Can the north learn from the Welsh and Scots experience of language legislation?
The historical and political context under which indigenous language legislation was introduced in Wales and Scotland differs from Northern Ireland.
Most notably, in both Wales and Scotland, no single religious, social or political group has any direct affiliation with Welsh or Scots Gaelic respectively – nor is any group especially averse to the languages.
The use of both Welsh and Scots Gaelic varies regionally across each country and in both cases generally proves more popular the further you are from England and from the metropolitan centres.
And while there has been resistance to language legislation in both Wales and Scotland, it hasn't been linked to a broader political perspective and rarely, if ever, is seen as undermining people's British identity.
The Welsh Language Act of 1993, introduced by John Major's Tory government, was the first piece of legislation in Britain that sought to protect an indigenous language after centuries of suppression. It made Welsh an 'official' language and required public bodies to produce schemes that ensured the equality of Welsh and English. The legislation was augmented in 2011 by the Welsh Assembly, which introduced a legal framework and set certain standards.
The standards approach – as opposed to the scheme approach – is seen as giving organisations greater clarity about their obligations, while making assessment of compliance easier.
It also saw the creation of a Welsh Language Commissioner, a post currently held by Meri Huws, whose office receives annual funding of £3.5m.
She describes her role as both "regulator and advocate" and she acknowledges that striking the balance between the two can be "quite challenging".
English notwithstanding, of all these islands' indigenous languages, Welsh is the most widely used proportionately, with 23 per cent of the population speaking Welsh and just over half that number speaking it fluently. Since legislation was put in place, use of Welsh has increased and its reach into urban centres such as Cardiff is now much greater.
"The general feeling is that there is a momentum and a change in attitude," Ms Huws told The Irish News
"There's increased sight of the language and you'll hear Welsh a lot more, whether it's announcements in shops and even lifts."
The commissioner cocedes that "pockets of resistance" to the language remain but that such voices represent a very small minority.
To date, she has yet to use her powers to impose a fine on a non-compliant company or organisation.
While Welsh can be used in the courts by any person "who desires to use it", a set of regulations for the justice system has yet to be agreed.
There is also no legal duty on schools to provide Welsh medium education, however, there is a statutory requirement for local authorities to assess demand for children to be taught in Welsh. Road signs in Welsh have been around for decades in some parts of the country but since 2015 there has been a legal requirement that all new signage or replacement signs are bilingual.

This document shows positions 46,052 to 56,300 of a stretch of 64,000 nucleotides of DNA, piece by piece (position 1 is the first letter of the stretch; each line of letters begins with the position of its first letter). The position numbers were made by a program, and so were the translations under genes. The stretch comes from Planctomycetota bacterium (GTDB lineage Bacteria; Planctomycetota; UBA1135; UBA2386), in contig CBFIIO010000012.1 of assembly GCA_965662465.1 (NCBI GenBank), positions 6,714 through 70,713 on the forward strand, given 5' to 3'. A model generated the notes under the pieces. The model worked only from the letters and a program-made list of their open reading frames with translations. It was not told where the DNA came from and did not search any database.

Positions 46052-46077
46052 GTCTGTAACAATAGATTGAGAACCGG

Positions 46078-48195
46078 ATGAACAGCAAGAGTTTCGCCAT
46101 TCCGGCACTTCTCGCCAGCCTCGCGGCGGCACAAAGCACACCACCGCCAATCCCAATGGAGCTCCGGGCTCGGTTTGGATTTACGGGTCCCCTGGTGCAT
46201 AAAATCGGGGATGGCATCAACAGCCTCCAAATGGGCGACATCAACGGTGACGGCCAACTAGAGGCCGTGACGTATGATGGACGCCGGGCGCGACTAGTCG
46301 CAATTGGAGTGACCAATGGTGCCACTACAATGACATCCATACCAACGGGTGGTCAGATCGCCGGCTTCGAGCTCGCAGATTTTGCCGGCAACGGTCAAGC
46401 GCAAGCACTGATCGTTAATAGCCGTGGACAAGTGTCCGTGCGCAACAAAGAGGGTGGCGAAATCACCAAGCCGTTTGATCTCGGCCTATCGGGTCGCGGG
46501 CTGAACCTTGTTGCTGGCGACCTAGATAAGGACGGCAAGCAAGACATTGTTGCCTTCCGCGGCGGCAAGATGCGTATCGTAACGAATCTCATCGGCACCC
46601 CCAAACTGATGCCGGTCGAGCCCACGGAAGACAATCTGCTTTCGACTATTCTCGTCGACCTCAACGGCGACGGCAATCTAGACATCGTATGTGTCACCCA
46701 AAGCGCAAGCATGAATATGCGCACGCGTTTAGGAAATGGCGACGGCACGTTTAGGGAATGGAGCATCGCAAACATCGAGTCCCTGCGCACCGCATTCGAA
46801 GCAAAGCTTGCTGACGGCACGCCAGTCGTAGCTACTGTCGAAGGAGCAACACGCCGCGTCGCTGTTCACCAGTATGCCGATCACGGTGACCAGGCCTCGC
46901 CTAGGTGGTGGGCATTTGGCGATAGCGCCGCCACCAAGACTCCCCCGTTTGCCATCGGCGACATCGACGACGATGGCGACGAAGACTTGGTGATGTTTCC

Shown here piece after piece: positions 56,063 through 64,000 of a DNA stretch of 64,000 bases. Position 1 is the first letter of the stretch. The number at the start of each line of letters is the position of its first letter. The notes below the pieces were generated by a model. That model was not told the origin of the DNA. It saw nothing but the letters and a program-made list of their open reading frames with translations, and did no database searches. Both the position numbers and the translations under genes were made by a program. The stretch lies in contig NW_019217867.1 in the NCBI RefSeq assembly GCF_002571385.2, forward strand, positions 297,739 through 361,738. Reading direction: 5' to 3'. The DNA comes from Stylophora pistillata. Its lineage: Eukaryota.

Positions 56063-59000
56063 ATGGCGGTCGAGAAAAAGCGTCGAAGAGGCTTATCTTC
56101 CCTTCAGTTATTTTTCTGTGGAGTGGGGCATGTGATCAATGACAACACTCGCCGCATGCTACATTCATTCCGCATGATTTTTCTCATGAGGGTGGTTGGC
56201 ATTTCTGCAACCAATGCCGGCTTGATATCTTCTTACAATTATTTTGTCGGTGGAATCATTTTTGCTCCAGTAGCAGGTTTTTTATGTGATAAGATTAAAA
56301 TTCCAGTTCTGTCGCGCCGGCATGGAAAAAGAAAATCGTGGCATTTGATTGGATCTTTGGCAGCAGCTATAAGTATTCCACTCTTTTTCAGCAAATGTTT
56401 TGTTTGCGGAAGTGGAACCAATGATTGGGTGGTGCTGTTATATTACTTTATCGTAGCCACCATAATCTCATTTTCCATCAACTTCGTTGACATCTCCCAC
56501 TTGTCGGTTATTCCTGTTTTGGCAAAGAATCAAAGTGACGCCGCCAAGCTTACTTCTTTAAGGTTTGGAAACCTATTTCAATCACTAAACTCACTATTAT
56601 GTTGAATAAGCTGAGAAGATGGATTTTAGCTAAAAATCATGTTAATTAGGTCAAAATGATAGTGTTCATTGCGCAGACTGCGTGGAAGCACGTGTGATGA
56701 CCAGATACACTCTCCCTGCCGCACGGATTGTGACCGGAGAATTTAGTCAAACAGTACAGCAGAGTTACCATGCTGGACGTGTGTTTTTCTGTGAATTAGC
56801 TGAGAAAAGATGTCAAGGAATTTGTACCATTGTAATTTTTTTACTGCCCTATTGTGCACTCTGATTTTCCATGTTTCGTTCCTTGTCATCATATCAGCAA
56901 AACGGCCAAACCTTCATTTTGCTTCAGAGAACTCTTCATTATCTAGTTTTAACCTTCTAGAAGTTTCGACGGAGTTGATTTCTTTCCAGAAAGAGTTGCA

Beyond the cost of the commissioner's office, the cost of having a Welsh Language Act is difficult to quantify, because services in Welsh, such as schooling, often replace those initially offered in English at no additional cost
Scotland's Gaelic Language Act was introduced in 2005 and is not as far-reaching as its Welsh counterpart, arguably reflecting less widespread usage. The 2011 census showed that 1.7 per cent of the population – mostly confined to the Highlands and islands – had some Gaelic language skills. It has been argued that the legislation is deliberately vague to account for regional differences, and notably, there is no commissioner to regulate or advocate on the language's behalf, though there is a Bòrd na Gàidhlig (Gaelic Language Board) with an annual budget of £5.1m
The board has created schemes for public bodies – not private – to adhere to, but unlike Wales, there is no right to have a service provided in Scots Gaelic.
According to Douglas Chalmers from Glasgow Caledonian University, who has conducted research into the legislation's impact, there has been a significant shift in public opinion over the past decade – 74 per cent of Scots now regard Gaelic as important to their heritage.
"There's been a change in the general attitude, from people seeing Gaelic as the enemy to more of an ally that can help decode parts of their history," he said.
Adopting the language in part is also seen as a benefit to businesses in certain sectors, especially tourism.
According to Dr Chalmers, the potential value of Gaelic to the Scottish economy is between £82m-£149m.
"Where it was once seen as a problem for businesses, some firms now regard it as part of the solution in terms of economic growth," he said.